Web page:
We have found that, on average, sexual abuse is not associated with lower educational levels or lower adult incomes among victims. This does not mean that all victims have higher income levels than those who have not been victimised: some victims will be above-average and some below. When the court is dealing with a particular plaintiff, it should always rely on factors that are specific to that individual. Nevertheless, our results suggest that it cannot be concluded, without such specific information, that the individual’s adult income will be adversely affected by sexual abuse.


Buckle, S., S. Lancaster, M. Powell, and D. Higgins (2005) “The Relationship Between Child Sexual Abuse and Academic Achievement in a Sample of Adolescent Psychiatric Inpatients,” 29 Child Abuse and Neglect, 1031–1047.

Celano, M. (1992) “A Developmental Model of Victims’ Internal Attributions of Responsibility for Sexual Abuse,” 7 Journal of Interpersonal Violence, 57–69.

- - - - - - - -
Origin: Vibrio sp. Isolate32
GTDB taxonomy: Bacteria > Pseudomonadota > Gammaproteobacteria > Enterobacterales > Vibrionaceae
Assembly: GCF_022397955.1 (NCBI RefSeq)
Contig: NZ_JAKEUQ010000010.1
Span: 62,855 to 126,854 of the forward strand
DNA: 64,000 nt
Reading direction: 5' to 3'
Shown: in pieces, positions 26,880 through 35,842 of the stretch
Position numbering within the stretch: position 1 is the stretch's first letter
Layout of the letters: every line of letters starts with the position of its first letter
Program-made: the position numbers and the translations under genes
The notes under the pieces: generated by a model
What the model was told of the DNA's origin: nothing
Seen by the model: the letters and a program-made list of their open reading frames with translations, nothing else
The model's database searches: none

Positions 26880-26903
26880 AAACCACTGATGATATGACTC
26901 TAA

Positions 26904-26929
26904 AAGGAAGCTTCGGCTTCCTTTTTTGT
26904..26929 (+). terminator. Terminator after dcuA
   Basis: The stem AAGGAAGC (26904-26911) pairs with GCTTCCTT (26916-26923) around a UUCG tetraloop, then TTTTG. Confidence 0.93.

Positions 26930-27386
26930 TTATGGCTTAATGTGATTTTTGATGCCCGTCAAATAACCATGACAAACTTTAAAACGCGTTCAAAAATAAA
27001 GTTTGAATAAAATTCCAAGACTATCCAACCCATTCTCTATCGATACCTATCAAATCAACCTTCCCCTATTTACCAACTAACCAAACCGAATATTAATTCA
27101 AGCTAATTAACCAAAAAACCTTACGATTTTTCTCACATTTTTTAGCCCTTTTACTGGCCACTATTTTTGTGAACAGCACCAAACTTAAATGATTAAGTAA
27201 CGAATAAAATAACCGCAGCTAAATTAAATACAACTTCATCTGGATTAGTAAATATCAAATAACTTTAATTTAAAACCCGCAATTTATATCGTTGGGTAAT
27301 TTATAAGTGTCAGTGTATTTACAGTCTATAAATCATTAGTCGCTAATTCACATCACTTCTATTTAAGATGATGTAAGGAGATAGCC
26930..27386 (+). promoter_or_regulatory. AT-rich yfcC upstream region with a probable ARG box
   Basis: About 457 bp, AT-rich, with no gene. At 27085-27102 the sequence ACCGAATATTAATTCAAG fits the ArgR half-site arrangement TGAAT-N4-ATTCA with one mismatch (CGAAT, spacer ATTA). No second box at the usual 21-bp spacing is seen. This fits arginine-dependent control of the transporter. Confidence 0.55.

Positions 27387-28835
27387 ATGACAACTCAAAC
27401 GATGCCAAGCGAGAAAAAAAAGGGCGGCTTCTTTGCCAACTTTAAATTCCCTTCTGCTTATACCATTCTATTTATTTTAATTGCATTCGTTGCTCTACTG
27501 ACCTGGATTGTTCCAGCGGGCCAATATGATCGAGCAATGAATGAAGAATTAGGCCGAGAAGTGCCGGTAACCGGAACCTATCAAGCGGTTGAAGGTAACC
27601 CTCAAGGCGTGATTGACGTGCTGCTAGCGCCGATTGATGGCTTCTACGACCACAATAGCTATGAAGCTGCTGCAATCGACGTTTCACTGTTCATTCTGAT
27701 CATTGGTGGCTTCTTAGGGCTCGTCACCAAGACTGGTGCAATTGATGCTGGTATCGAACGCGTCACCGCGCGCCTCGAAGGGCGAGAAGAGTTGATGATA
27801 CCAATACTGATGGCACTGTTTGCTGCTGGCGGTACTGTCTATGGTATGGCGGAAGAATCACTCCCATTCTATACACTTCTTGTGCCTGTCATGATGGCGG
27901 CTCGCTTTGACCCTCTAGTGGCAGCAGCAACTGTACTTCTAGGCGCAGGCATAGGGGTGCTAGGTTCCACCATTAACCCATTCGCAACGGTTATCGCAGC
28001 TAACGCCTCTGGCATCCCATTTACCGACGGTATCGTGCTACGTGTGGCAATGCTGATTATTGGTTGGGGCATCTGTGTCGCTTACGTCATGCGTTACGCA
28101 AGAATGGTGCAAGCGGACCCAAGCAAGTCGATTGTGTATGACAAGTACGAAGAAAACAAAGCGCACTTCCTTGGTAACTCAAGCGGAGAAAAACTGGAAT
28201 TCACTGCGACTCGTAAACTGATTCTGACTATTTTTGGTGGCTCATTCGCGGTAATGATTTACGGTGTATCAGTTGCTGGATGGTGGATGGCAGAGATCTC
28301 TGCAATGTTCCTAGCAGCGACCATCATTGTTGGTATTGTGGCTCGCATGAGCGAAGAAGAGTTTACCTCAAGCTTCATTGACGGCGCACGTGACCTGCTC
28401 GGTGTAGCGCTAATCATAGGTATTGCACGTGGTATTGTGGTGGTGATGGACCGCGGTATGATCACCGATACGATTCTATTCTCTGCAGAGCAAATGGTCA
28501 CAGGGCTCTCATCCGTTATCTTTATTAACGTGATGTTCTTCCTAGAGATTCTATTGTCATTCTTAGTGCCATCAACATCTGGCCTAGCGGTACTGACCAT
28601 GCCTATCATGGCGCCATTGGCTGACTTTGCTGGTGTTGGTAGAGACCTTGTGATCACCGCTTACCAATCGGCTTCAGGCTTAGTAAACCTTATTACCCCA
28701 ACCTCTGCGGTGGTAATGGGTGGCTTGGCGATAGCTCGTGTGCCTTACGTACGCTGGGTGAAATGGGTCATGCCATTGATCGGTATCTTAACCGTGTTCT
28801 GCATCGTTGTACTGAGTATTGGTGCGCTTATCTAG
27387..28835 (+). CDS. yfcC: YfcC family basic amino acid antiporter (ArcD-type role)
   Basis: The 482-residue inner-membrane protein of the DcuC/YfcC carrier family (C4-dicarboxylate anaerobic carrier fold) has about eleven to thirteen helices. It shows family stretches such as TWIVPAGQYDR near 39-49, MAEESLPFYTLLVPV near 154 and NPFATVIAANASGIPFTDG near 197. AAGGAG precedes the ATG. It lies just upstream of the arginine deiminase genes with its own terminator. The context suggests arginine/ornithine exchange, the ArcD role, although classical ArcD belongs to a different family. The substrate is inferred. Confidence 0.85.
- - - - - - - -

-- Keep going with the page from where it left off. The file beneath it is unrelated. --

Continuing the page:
Eckenrode, J., M. Laird, and J. Doris (1993) “School Performance and Disciplinary Problems Among Abused and Neglected Children,” 29 Developmental Psychology, 53–62.

Finkelhor, D., and A. Browne (1985) “The Traumatic Impact of Child Sexual Abuse: A Conceptualization,” 55 American Journal of Orthopsychiatry, 530–541.

Piaget, J. (1965) The Moral Judgement of the Child, (New York: Free Press).

Slade, E., and L. Wissow (2006) “The Influence of Childhood Maltreatment on Adolescents’ Academic Performance,” Economics of Education Review, (in press).


Christopher Bruce is the President of Economica and a Professor of Economics at the University of Calgary. He is also the author of Assessment of Personal Injury Damages (Butterworths, 2004).

Daniel V. Gordon, Ph.D., is a professor of economics at the University of Calgary, where he specialises in the use of statistics for economic analysis.


This article concerns sexual abuse cases and the difficult task of determining the impact that the harm has had on the plaintiff’s earning capacity. Christopher Bruce and his colleague from the University of Calgary, Daniel Gordon, found that, on average, sexual abuse is not associated with lower educational levels or lower adult incomes among victims.

The article is based on the authors’ University of Calgary working paper of the same name.